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Tim Jones (author of Transported and various other books) has reviewed AUP New Poets 3 on his blog.  If you’re interested, you can read it here:


Finally the day comes when a poem matures, announces it’s leaving home and sets off into the world to seek its fortune.  Once I’ve waved goodbye, it’s hard to control what happens to them, but I like to check in now and then to see how they’re doing.


I was pleased to find one of my poems (“Three Hummingbirds”) on a photography and poetry website recently.  Great! I thought.  Until I realised someone had seen fit to change the title, remove the stanza numbers and delete the middle stanza altogether!  Oh and my name was spelt incorrectly (but I’m used to that).  I don’t believe it’s OK to change someone’s work in this way (and I expect it’s a breach of copyright).  I chose that title for a reason, the stanza numbers are an integral part of the poem and the middle stanza provides a clear link between the other two.  I’m following this up with the person whose site it is and hopefully can get it remedied.  (If it gets fixed, I’ll put up a link.)


If you want to read the poem in its true and proper form, you can see it here on the Poetry NZ website:


The other thing I found on the net recently was the first review I’ve seen of AUP New Poets 3.  It’s from Trevor Reeves in Southern Ocean Review and if you’re interested, you can read it here:  I must say I’m impressed with Southern Ocean Review’ broad coverage of poetry published in New Zealand with short reviews of pretty much every poetry book there is, as far as I can see.


I was a little surprised to be described as a “fresh new voice from the Auckland region” given that I’ve spent the last 25 years in Wellington and most of my poems in the collection are set in Wellington – but I expect that was because Auckland University Press is the publisher.  And I did live in Auckland for five years in my late teens, so I’m quite happy to be considered a JAFA. Trevor goes on to say my work “deals mainly with spiders” which is an interesting interpretation.  To me, the Alice Spider character I write about has always been human, but I know some people see her as an actual spider.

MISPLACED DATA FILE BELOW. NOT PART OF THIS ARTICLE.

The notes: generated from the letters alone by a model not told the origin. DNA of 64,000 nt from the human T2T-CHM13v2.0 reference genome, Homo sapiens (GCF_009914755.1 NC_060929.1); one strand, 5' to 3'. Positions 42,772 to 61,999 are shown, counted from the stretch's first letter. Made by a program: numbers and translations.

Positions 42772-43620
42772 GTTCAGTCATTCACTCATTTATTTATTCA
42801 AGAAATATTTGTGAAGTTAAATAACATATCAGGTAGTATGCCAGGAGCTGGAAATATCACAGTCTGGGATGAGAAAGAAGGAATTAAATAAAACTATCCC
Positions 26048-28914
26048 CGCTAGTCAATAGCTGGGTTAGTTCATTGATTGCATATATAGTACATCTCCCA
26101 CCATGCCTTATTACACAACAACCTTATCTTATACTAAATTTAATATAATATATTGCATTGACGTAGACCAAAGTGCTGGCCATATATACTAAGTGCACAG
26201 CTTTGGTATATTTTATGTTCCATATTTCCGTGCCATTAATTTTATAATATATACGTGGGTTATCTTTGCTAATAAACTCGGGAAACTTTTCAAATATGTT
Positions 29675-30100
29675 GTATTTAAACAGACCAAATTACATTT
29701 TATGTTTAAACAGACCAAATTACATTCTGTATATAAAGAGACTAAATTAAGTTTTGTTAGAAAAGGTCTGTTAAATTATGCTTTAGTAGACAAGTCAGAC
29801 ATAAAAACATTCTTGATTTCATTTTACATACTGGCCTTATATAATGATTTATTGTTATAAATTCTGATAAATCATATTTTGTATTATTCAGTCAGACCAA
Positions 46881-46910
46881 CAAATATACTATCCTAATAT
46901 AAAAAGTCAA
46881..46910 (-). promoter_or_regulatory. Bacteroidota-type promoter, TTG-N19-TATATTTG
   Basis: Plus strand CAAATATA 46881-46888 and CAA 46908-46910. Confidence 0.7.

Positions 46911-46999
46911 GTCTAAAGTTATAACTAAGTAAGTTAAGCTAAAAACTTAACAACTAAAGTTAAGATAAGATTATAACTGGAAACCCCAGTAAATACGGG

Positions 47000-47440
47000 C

Anyway, there we have it.  Poems which now have a life of their own.  All I can do is hover in the background.  Like a spider.

I was chuffed to see another of my poems in the DomPost as the ‘Wednesday poem’ last week.  This time it was “Little Blue”, which is about the penguins that nest near Frank Kitts Park in Wellington.


The suburb I live in is called Vogeltown, after Julius Vogel a former New Zealand premier (in the 1870s).  But of course Vogel is also the German word for bird and it’s becoming increasingly apt.  With the opening of the Karori Sanctuary and the Wellington Regional Council’s possum poisoning programme, the birds have been – literally – flocking back.


When I first moved here (eight or nine years ago), I’d see the odd tui around, but it was mostly blackbirds, fantails, waxeyes and riroriro (grey warblers).  And there’s always been a kingfisher frequenting the power lines by the bus-stop. 


Now we’ll get several tui at once (in the lancewood trees outside the bedroom window) and lately, even kaka, which is pretty exciting.  Ruru (morepork) can be heard at night.  One day kereru?  Who knows?  Noisy little buggers, the lot of them.  Bring it on, I say. 



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October 2008

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